Science Guy Bill Nye’s Global Meltdown

The Five Changes of Climate Grief

National Geographic (2015)

Film Review

The Five Changes of Climate Grief is a humorous documentary in which Arnold Schwarzenegger plays a psychiatrist and Bill Nye the Science Guy plays himself as the latter grapples with climate denial (not the kind Exxon pays for but the personal kind all of us experience).

The main premise of the film is that all of us experience some degree of grief in confronting the enormity of the climate crisis. Thus all of us must work through the five stages of grief – denial, anger, bargaining, depression and acceptance – as we collectively struggle to find a solution.

The video has some great footage of the ecological devastation caused by Canadian tar sands mining and processing , as well as beach front properties on the Florida coast that are already uninhabitable due to rising sea levels.

I was delighted to see the filmmakers expose carbon trading for the corrupt corporate-driven scam it is.  I was also pleasantly surprised to see that most states (including Oklahoma and Alaska) have plans in place to achieve 100% fossil-free energy production by 2050.

Parts of the documentary I objected to were the heavy promotion of electric vehicles (we can only produce sufficient renewable electricity for very wealthy people to own them) and the promotion of Guy McPherson as an expert in climate science. Recently McPherson, whose science background is in ecology, natural resources and evolutionary biology, has been making claims that catastrophic climate feedback loops will cause human extinction within the next six months.

The Greedy Bastards Who Gave Us Enron (and Bankrupted California)


Enron: The Smartest Guys in the Room

Alex Gibney (2005)

Film Review

The subject of this documentary is the historic Enron collapse in September 2001.

The Enron scandal occurred prior to the blossoming of social media, and the corporate media deliberately minimized the criminal behavior that led to the collapse of the world’s largest energy company.  They blamed Enron’s demise on “bookkeeping irregularities.” This film tells a very different story.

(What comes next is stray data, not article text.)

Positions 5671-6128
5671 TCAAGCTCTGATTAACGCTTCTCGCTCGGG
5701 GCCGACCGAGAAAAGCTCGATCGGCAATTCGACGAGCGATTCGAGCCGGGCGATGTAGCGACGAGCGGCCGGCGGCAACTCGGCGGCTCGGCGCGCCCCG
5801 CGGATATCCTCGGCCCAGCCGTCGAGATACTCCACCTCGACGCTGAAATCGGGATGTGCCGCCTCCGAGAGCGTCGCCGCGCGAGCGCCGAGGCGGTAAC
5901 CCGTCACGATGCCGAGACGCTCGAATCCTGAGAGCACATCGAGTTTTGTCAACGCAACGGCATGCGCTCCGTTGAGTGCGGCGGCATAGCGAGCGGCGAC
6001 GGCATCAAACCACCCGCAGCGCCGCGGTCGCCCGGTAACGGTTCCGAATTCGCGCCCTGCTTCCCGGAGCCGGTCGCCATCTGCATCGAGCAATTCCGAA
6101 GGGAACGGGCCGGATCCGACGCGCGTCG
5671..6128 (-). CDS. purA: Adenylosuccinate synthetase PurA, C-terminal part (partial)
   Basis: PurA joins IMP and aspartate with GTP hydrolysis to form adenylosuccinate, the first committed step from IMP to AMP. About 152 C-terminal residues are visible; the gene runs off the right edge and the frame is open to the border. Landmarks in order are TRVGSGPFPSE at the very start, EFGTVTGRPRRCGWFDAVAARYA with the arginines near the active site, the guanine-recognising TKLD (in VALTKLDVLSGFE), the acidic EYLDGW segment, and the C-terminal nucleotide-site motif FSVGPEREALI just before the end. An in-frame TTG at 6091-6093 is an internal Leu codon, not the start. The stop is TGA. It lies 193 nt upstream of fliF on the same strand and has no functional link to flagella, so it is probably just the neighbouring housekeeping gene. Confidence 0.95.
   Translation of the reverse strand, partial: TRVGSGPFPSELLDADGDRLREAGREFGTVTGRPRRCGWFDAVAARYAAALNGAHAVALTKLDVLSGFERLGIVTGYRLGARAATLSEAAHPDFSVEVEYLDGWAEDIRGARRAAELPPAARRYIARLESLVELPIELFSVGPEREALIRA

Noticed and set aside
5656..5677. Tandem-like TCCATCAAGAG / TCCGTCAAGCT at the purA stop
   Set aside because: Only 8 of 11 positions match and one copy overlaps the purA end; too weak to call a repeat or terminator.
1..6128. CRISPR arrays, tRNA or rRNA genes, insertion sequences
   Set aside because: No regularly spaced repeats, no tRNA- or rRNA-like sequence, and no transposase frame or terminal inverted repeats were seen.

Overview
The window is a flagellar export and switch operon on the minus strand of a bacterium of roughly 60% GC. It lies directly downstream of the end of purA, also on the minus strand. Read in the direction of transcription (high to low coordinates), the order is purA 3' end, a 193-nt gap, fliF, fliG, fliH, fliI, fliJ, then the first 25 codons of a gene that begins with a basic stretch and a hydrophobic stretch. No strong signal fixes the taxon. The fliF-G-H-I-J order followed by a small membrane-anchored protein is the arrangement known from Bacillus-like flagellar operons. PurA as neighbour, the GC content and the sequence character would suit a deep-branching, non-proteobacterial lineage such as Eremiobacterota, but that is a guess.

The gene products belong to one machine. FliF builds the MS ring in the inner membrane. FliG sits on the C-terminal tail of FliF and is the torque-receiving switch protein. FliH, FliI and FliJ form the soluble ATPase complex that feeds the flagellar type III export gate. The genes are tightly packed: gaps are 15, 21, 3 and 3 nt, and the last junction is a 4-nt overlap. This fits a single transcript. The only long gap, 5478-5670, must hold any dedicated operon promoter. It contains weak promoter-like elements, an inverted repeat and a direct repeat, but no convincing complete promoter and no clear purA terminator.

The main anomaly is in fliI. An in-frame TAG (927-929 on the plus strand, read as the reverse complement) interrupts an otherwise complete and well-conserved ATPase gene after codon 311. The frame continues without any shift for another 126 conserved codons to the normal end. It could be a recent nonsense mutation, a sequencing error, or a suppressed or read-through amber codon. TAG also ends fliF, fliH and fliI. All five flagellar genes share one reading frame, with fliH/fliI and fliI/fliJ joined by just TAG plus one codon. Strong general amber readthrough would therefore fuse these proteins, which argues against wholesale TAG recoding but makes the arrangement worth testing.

When Enron, which was founded in 1985, went bankrupt it was the largest corporate bankruptcy in history. Its late founder, Ken Lay, was close personal friends with Bush senior, who engineered millions in federal subsidies to help launch the company. Lay subsequently donated heavily to Bush junior’s presidential campaign.

Trading Energy Like Financial Derivatives

A big proponent of corporate deregulation, Lay teamed up with Jeff Skilling in 1990 to transform energy production and delivery (natural gas and electricity) into financial instruments that could be traded like derivatives.

To manipulate their stock prices, Enron employed two novel (and illegal) bookkeeping practices. With the first, mark-to-market accounting, they recorded potential future profits as real time revenue. The second accounting scam involved creating hundreds of “subsidiaries” to hide $30 billion of Enron debt from investors and regulators. Each subsidiary was personally managed by Enron Chief Financial Officer Andy Fastow, who pocketed $45 million from one deeply indebted subsidiary.

These devious accounting schemes allowed Enron to conceal that their company was losing millions of dollars a year. They kept the company afloat via $25 million bank loans from all the major Wall Street investment banks, using their overpriced stock as collateral.

Enron Bankrupts California

Prior to seeing this film I was vaguely aware that Enron was responsible for the California power crisis in 2000-2001 and the $38 billion deficit that led California governor Gray Davis to be recalled and replaced with Arnold Schwarzenegger. I had no idea of the criminal behavior behind the power crisis.

Enron’s purchase of Pacific Gas and Electric in the late nineties gave them total control of most of the state’s power generation and 26,000 miles of power lines. To drive up the cost of power, Enron’s unscrupulous energy traders caused rolling blackouts by “loaning” California power to other states and creating artificial shortages. They jacked the price of power even higher by deliberately shutting down regional power plants for “routine maintenance.” In this way, they succeeded in driving the cost of electricity from $30 per kilowatt to $1,000 per kilowatt.

Governor Davis declared a state of emergency while he pleaded with Bush junior and the Federal Energy Regulatory Commission (FERC) to impose a price cap on California electricity. By the time Congress forced FERC to implement a price cap, California was $38 billion in the hole and the Terminator was the new California governor.

Management Screws Enron Employees

Even more scandalous was the decision by Enron management to freeze trading by employees as the stock price plummeted. This enabled all the top executives to dump their stock while 29,000 employees had their pension plans wiped out.

Andy Fastow pleaded guilty to fraud and embezzlement charges (receiving a $23 million fine and 10 years in jail) in return for testifying against Skilling and Lay.

Skilling would receive a 14 year sentence for insider trading. Ken Lay was also convicted of insider trading but died of a heart attack (2006) prior to sentencing.